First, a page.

The Importance of Water Treatment Processes

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Water has been one of the essential factors in the development of human settlements. Especially with the increasing population of human and industry, the demands for the quantity of water are also increasing (Binnie et al., 2002). This has become a serious concerned as the high quality of water supply has been very limited due to the contamination of water with municipal, agricultural and industrial waste that has lead to a decreasing water quality. This lead to a water treatment process as public has become more aware on the water quality and it effects to health. Indeed, the water sources used for applying water were not always clean thus it need to be treated to improve smell, taste, clarity, or to remove disease-causing pathogens that can present in the water before it being treated treated. As mention by Smethurst (1988), there are four important steps in the water treatment process before the water sources is been distributed to the consumer namely, coagulation, sedimentation, filtration and lastly disinfection ( refer to Figure 1 in Appendix 1).

The first step of water treatment process is the coagulation process of water. Hendricks (2011), defined coagulation as the reaction between a chemical and particles to form microfloc. During the process of coagulation occur, the coagulant is added to the untreated water. The function of coagulant is to remove the unwanted substance and dirt in the water by sticking it together to form a floc (Smethurst, 1997). Generally, a liquid aluminium sulfate or known as alum is used as a coagulant because of their ability to form multi charged polynuclear complexes with enhanced adsorption characteristic (Miller, 2010). Other than that, pH of the system also affects the coagulation of the ...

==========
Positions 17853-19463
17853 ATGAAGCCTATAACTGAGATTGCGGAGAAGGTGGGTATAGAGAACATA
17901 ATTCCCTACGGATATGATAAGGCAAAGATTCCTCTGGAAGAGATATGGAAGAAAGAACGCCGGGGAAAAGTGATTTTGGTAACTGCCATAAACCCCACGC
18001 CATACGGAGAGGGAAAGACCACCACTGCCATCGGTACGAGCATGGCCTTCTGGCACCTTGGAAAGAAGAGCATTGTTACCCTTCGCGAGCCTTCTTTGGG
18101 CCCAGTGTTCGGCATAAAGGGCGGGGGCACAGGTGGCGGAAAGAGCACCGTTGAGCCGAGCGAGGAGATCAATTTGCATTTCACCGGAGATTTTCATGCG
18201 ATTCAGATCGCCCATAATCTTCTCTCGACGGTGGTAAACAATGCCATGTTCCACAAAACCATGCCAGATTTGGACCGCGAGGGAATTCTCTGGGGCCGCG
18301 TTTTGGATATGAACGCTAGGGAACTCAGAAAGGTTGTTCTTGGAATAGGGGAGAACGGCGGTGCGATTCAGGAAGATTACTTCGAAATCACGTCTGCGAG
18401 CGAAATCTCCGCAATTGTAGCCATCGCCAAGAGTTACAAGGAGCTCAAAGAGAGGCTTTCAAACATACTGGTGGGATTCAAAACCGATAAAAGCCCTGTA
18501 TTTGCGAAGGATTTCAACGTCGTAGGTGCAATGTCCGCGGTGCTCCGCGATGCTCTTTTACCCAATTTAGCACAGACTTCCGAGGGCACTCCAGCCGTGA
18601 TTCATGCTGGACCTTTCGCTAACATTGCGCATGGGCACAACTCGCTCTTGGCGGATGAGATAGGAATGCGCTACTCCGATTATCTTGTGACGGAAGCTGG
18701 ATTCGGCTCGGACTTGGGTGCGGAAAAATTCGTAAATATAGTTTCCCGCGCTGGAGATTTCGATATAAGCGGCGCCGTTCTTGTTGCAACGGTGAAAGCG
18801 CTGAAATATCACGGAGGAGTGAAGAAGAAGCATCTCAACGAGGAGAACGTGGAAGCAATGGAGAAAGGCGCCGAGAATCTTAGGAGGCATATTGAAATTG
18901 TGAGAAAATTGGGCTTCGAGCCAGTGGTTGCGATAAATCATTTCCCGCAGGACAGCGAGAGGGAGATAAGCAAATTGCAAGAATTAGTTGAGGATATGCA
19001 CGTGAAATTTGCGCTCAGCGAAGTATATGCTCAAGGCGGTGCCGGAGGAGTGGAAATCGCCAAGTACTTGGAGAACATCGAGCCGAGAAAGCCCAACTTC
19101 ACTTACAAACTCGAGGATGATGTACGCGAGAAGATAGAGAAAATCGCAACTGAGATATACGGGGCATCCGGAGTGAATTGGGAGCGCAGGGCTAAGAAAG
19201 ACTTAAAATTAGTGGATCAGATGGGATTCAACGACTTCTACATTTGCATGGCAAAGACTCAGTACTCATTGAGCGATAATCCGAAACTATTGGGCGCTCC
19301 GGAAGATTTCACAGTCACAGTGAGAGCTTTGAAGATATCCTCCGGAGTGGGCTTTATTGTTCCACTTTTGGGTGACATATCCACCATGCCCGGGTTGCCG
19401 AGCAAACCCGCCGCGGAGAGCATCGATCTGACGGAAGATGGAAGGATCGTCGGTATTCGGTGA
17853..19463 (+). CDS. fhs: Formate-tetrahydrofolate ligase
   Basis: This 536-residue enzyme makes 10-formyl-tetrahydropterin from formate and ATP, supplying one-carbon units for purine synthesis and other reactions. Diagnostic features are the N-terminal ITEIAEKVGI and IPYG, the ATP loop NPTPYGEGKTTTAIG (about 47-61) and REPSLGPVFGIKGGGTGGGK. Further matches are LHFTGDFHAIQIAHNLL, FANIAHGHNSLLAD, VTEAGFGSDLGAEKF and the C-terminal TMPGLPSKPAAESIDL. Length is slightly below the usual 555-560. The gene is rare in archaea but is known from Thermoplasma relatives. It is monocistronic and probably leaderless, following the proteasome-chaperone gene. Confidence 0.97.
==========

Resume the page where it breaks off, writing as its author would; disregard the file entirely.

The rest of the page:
... middle of paper ... are highly resistant to traditional disinfection practices. Moreover, disinfectants themselves can react with the naturally-occuring materials in the water to form byproducts, such as trihalomethanes and haloacetic acids, which can be harmful to human health. Thus, while provide protection from pathogen and microbial, this stage also minimizing the population from disinfection byproduct to reduce the health risks. So, the disinfection byproducts have their own regulation control that requires water systems to use treatment methods to reduce the formation of disinfection byproducts and to meet their own standards requirements so that the water is safe from waterborne pathogens and the potential harmful effects of disinfection byproducts. This is how the water had been treated and it is distributed to human settlements and industrial area for further usage.
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